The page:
The Outdoor Explorers Mentoring Program fosters life-long engagement with nature, stewardship, and community, and inspires the next generation of natural resource professionals by connecting underprivileged youth with the wild places in their backyard through intergenerational place-based outdoor adventures and service learning projects. In 2011, the Outdoor Explorers program was launched in Missoula to provide outdoor learning and recreation experiences to children and their mentors. In addition to building outdoor skills and confidence, an important aspect of the program is relationship building while providing positive role models who emulate outdoor stewardship behavior for children. The combination of adult and university student mentors provides a wide array of perspectives for children. The trips also provide valuable experience to university students interested in pursuing outdoor education or natural resource careers.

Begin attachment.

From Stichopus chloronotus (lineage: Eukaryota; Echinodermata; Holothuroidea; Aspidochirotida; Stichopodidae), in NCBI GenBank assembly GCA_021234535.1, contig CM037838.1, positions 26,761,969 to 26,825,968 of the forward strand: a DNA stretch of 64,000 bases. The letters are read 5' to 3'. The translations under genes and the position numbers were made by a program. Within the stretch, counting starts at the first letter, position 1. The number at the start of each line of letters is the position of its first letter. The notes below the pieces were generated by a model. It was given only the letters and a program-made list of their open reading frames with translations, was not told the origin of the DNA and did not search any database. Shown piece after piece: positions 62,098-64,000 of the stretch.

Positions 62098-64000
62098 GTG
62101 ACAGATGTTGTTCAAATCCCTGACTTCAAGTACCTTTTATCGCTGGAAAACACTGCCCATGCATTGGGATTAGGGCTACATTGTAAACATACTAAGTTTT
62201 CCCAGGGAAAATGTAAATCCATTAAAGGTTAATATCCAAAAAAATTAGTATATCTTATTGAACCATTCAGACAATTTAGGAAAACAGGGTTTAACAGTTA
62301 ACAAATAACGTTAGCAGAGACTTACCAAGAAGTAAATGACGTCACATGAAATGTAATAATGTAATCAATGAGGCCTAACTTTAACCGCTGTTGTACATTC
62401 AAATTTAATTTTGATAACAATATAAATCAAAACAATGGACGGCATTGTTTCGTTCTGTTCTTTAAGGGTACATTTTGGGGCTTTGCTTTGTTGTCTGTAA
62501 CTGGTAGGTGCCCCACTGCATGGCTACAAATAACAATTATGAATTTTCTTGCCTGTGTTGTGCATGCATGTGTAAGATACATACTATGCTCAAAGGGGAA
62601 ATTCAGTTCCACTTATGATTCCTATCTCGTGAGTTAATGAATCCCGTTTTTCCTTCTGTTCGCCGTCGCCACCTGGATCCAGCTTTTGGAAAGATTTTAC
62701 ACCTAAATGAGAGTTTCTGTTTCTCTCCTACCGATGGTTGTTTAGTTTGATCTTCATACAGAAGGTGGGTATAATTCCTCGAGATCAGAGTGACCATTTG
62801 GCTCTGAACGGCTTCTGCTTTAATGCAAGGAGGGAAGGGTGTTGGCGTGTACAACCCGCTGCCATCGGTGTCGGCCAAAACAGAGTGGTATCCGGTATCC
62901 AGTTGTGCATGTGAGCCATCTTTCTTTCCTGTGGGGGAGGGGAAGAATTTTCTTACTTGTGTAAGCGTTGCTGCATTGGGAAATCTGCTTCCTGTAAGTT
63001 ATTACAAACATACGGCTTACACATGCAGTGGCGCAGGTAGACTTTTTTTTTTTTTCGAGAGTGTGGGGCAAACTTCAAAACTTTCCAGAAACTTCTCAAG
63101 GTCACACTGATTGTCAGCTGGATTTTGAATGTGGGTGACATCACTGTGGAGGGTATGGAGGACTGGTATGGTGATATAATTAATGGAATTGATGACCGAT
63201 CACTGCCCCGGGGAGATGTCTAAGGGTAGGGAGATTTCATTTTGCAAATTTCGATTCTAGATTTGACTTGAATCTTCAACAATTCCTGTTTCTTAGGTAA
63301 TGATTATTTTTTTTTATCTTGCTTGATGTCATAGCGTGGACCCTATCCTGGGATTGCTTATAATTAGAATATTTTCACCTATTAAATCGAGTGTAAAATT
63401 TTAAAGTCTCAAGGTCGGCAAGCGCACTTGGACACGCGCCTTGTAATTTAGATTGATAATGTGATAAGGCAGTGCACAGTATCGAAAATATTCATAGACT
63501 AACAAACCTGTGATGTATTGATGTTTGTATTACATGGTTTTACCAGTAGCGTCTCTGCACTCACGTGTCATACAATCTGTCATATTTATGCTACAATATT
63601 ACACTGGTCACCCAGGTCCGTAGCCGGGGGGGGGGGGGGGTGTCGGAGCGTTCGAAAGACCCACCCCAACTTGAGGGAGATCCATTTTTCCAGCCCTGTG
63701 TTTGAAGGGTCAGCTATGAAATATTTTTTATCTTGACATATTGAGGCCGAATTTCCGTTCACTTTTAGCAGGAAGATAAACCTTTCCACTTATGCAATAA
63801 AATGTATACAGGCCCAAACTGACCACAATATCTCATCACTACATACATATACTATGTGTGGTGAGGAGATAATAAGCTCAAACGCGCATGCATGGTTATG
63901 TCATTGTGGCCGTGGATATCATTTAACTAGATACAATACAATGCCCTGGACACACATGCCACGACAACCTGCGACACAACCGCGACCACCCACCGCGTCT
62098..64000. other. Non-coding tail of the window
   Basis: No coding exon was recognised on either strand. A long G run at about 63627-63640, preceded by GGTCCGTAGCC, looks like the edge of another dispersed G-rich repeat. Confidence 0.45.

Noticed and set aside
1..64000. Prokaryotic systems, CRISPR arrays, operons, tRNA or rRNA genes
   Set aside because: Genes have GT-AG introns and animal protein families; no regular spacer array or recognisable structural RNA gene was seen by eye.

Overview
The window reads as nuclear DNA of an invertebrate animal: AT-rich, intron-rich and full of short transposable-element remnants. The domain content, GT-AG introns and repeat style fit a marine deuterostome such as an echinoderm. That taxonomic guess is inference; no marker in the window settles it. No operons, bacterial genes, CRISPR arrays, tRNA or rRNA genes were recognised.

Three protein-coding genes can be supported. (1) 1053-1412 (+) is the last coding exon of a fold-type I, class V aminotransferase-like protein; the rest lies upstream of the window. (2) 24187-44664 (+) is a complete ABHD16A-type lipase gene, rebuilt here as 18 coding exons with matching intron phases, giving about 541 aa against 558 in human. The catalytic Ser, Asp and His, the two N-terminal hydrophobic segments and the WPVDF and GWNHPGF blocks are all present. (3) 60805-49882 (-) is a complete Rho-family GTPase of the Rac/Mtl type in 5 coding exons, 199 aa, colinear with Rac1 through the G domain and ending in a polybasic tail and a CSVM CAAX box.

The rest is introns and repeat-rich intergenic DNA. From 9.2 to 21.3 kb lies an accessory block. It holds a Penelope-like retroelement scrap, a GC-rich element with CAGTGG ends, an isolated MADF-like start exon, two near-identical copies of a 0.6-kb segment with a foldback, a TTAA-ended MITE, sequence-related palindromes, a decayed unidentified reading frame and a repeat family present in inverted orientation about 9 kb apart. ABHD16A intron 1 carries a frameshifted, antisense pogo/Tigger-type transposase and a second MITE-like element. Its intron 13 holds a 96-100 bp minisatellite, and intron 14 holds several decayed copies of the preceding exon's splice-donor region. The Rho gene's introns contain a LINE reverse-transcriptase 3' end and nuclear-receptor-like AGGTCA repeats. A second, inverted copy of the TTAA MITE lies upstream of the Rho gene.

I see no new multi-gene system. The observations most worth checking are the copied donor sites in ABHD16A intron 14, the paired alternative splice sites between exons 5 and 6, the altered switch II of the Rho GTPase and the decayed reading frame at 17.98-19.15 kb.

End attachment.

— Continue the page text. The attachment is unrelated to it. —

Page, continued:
This program was created through mutual goals of various community organizations including: the Gallatin National Forest; Big Brothers Big Sisters of Gallatin County; Montana Wilderness Association; and Montana State University Wilderness Association and the Arthur Carhart National Wilderness Training Center.
Montana State University students are responsible for planning and leading outdoor trips for existing Big Brothers Big Sisters matches (Bigs and Littles) in/around the Gallatin Valley of Montana with support from numerous federal and local partners. All current Big Brothers Big Sisters matches have the opportunity to participate in these outdoor trips.
Outdoor Trip Details
- All trips planned and led by Montana State University Wilderness Association members and a Gallatin National Forest representative.
- One new trip per month, in/around Gallatin Valley.
- Trips will focus on outdoor skill learning (i.e., snowshoeing, backpacking, climbing, etc.), land stewardship ethics, and informal learning about the natural world.
- Evaluations will be conducted to measure changes in attitudes and behaviors regarding the natural world among children and university students.